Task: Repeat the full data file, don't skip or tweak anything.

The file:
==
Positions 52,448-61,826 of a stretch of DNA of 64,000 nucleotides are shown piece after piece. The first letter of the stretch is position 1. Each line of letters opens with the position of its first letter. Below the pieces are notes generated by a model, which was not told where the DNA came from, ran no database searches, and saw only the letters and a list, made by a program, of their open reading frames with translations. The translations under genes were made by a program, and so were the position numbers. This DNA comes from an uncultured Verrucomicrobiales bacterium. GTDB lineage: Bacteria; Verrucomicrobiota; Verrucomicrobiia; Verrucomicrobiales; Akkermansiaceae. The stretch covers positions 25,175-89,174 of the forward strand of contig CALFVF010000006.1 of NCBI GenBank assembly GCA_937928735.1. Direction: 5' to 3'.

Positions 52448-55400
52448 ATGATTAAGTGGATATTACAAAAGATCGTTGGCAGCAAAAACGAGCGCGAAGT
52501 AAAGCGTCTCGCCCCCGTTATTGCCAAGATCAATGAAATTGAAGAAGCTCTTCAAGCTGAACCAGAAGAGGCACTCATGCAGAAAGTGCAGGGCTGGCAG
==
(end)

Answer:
Positions 52,448-61,826 of a stretch of DNA of 64,000 nucleotides are shown piece after piece. The first letter of the stretch is position 1. Each line of letters opens with the position of its first letter. Below the pieces are notes generated by a model, which was not told where the DNA came from, ran no database searches, and saw only the letters and a list, made by a program, of their open reading frames with translations. The translations under genes were made by a program, and so were the position numbers. This DNA comes from an uncultured Verrucomicrobiales bacterium. GTDB lineage: Bacteria; Verrucomicrobiota; Verrucomicrobiia; Verrucomicrobiales; Akkermansiaceae. The stretch covers positions 25,175-89,174 of the forward strand of contig CALFVF010000006.1 of NCBI GenBank assembly GCA_937928735.1. Direction: 5' to 3'.

Positions 52448-55400
52448 ATGATTAAGTGGATATTACAAAAGATCGTTGGCAGCAAAAACGAGCGCGAAGT
52501 AAAGCGTCTCGCCCCCGTTATTGCCAAGATCAATGAAATTGAAGAAGCTCTTCAAGCTGAACCAGAAGAGGCACTCATGCAGAAAGTGCAGGGCTGGCAG